This is a description of one of the hardest things in many walks of life – how to explain complex things in simple terms.  In the Bank of England, it is a challenge we face regularly in terms of explaining complex areas of public policy – it’s the same issue for our judgements on monetary policy. 

So, let me put forward a proposition for Boards.  It is the job of the Executive to be able to explain in simple and transparent terms these complex matters to Non-Executives.  In doing so, you should understand the uncertainty around judgements, in what circumstances they could be wrong, and how there can reasonably be different ways to measure things like liquidity.  Non-Executives should not be left to find the answers for themselves, and they should not feel that they have to do so out of a lack of sufficient confidence in what they are being told.  In other words, they should not be pointed towards the haystack with warm wishes for the search ahead.

Let me give an illustration of this in a highly topical area for banks and insurers, internal risk models. What does a Board need to understand?  Try the following:

  • key elements of model design;
  • significant assumptions and expert judgements;
  • key sensitivities; and
  • significant limitations and uncertainty in the model.

To restate, the challenge is to reduce complexity to simplicity, so that Board members feel that they understand:

  • where is the model expected to work well;
  • in what circumstances is it likely to break down;
  • is the overall model output credible;
  • what “moves the dial” in terms of key assumptions or judgements; and
  • are those assumptions and judgements reasonable?

Non-Executives should be put in a position to possess a general understanding of the model and meet these expectations without detailed technical knowledge.  That’s the job of the Executive, to explain complexity, provide good Management Information (to serve up the needle, to continue the saying) and enable challenge and thus accountability.   If Non-Executives do not feel that they can meet these expectations, they should demand the time and support to enable them to do so, rather than head off for the haystack.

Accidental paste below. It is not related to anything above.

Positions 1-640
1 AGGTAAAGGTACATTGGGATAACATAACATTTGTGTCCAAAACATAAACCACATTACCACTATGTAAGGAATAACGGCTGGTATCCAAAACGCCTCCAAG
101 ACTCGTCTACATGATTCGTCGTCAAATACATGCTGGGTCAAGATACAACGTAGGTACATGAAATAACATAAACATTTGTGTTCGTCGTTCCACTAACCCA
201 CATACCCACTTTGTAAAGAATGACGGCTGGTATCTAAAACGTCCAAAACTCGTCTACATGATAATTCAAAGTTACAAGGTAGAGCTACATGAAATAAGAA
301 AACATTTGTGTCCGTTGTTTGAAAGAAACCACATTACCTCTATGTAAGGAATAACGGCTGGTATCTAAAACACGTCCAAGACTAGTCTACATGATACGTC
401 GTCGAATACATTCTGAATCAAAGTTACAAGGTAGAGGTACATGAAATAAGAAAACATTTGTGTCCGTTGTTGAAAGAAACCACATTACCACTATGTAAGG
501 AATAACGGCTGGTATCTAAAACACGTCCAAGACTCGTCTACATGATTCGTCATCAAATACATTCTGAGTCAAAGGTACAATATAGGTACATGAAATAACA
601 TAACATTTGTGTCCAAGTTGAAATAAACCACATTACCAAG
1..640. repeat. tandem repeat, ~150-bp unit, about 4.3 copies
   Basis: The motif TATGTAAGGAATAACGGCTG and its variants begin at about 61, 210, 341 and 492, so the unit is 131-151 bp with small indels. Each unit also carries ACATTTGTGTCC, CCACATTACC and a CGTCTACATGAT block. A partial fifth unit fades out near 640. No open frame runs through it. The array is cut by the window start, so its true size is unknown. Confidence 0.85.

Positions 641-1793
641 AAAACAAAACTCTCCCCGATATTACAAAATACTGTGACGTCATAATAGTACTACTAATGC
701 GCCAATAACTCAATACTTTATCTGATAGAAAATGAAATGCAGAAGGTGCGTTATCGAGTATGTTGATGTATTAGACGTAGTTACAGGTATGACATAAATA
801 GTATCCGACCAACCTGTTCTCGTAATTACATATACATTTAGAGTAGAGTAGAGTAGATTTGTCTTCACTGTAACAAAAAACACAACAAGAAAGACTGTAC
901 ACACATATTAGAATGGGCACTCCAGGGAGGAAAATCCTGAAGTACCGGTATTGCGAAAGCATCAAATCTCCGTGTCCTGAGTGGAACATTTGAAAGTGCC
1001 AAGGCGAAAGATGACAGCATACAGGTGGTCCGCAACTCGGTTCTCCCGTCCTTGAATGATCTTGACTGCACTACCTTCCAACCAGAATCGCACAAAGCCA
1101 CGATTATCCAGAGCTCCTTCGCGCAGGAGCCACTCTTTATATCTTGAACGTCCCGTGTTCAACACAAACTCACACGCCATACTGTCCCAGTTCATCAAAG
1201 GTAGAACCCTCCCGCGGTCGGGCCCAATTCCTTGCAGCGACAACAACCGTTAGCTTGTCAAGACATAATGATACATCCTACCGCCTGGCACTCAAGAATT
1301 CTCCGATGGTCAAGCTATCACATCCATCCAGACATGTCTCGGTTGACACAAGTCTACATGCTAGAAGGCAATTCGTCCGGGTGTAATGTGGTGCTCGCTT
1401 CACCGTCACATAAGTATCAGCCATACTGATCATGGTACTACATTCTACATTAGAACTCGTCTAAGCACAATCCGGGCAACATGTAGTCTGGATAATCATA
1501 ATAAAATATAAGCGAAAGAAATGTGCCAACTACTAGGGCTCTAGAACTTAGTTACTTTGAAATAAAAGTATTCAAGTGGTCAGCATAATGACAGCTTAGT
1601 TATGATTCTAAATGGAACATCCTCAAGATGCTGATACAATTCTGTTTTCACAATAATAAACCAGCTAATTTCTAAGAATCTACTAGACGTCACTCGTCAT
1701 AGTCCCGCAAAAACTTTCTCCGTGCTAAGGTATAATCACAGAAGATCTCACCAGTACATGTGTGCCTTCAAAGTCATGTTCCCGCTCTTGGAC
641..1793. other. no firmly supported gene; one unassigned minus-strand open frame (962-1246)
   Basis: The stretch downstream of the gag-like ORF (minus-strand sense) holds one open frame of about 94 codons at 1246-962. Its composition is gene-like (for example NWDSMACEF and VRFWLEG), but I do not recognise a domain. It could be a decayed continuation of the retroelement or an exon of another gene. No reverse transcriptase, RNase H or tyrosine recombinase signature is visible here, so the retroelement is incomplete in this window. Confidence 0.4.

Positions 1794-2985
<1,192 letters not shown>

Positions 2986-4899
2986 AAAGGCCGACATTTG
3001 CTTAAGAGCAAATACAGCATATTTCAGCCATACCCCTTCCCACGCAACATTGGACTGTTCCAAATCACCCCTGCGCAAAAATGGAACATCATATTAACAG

I want to conclude by putting this into a broader context of governance.  I am sympathetic to the view that the demands on Non-Executives have risen to the point where it is time to stand back and take stock and find ways to improve the approach.  There are three answers that I would rule out: the answer is not to go back to the good old days, because viewed with hindsight they don’t look that good; the answer is not to wish that finance should be simpler, something that is too idealistic to have relevance to today’s challenge; and the answer is not to repeal the duty of responsibility as it will apply to the Chairs of Boards and Board committees because as quite a few have said to me, “what’s all the fuss, this is just a description of what we are here to do.”

So, what might the answer be?  In the work that we are doing at the PRA to overhaul our approach to supervision of governance in firms as it relates to our statutory objectives, we want to help to get this issue on the table and make real progress.  My hunch, as I have explained today, is that one answer lies in the approach by which Non-Executives are informed by Executives about firms and thus for Executives to enable rigorous  challenge and to be given credit for doing so even where the consequences will be sometimes uncomfortable.   We will always be cautious of Executives who seem to see Non-Executives as some form of threat; the really effective Executives are those who see their Non-Executive colleagues’ experience and knowledge as a means of improving the effectiveness of the Board’s judgement through constructive support and challenge. 

One thing is clear in our work, it is time to take stock on this issue.  Thank you.